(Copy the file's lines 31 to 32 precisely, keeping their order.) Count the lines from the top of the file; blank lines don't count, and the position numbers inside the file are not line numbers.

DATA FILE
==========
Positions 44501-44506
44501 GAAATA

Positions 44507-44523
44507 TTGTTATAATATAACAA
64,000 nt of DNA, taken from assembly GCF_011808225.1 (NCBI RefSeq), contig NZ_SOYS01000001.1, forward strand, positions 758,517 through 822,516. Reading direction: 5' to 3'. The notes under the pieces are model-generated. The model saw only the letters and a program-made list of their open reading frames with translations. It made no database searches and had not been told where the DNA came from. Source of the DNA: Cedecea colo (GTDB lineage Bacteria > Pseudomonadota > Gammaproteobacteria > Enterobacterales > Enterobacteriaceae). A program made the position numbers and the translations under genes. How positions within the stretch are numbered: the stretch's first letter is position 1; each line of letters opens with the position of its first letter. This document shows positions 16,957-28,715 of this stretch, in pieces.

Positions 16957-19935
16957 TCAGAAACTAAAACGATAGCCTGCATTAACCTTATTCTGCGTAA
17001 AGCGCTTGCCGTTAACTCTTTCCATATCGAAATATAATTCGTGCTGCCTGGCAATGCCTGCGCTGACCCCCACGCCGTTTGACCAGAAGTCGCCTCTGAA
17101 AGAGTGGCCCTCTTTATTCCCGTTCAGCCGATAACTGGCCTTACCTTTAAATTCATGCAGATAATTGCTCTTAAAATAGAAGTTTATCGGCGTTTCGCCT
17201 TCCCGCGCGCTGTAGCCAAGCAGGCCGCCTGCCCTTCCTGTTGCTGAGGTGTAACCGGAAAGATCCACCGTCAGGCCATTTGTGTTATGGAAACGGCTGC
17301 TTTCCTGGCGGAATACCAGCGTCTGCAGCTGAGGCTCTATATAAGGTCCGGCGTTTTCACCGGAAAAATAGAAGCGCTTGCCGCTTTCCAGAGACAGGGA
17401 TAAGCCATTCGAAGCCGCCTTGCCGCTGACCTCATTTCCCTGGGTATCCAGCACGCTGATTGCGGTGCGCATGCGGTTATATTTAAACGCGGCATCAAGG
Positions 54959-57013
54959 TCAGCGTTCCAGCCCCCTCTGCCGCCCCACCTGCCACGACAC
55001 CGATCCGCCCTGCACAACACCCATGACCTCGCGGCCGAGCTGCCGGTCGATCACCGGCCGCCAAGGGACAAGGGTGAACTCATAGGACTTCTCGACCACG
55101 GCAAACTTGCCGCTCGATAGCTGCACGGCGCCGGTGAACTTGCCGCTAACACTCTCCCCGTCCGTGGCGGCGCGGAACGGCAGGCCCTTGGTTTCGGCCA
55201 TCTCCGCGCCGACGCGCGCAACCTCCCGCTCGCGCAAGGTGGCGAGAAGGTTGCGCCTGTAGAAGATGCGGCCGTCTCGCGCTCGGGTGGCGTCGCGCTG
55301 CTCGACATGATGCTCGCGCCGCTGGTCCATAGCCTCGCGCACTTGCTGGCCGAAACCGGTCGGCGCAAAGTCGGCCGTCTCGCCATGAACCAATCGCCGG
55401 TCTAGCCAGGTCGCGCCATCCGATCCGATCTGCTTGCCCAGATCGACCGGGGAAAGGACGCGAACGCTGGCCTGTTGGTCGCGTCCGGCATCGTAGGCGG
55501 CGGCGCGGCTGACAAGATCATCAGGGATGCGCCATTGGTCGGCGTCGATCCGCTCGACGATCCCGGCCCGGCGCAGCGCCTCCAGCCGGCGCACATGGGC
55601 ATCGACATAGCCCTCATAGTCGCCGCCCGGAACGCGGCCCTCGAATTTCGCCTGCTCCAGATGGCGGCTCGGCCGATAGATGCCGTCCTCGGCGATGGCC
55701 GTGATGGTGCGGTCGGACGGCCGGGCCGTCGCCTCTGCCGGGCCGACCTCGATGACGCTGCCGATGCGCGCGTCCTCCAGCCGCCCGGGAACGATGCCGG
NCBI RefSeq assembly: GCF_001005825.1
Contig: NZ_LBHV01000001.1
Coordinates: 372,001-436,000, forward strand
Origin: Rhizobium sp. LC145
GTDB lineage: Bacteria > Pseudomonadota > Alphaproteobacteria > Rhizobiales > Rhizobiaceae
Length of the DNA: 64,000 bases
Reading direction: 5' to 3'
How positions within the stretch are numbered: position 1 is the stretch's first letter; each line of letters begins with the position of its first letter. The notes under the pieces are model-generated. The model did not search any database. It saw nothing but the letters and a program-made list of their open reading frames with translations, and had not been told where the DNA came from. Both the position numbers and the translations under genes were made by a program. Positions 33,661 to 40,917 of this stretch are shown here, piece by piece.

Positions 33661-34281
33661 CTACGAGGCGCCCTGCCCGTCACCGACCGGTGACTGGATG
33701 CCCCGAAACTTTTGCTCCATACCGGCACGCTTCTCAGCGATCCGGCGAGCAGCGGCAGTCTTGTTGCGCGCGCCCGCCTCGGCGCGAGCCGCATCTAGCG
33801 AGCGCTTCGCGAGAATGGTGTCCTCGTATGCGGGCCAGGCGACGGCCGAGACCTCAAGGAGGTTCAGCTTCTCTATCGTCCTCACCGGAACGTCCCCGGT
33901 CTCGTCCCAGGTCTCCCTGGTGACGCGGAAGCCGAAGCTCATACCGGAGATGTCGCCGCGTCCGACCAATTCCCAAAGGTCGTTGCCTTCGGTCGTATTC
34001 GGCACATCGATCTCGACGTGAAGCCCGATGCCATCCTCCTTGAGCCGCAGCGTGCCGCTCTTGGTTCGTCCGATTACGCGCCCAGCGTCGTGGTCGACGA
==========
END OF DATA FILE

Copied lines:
Positions 33661-34281
33661 CTACGAGGCGCCCTGCCCGTCACCGACCGGTGACTGGATG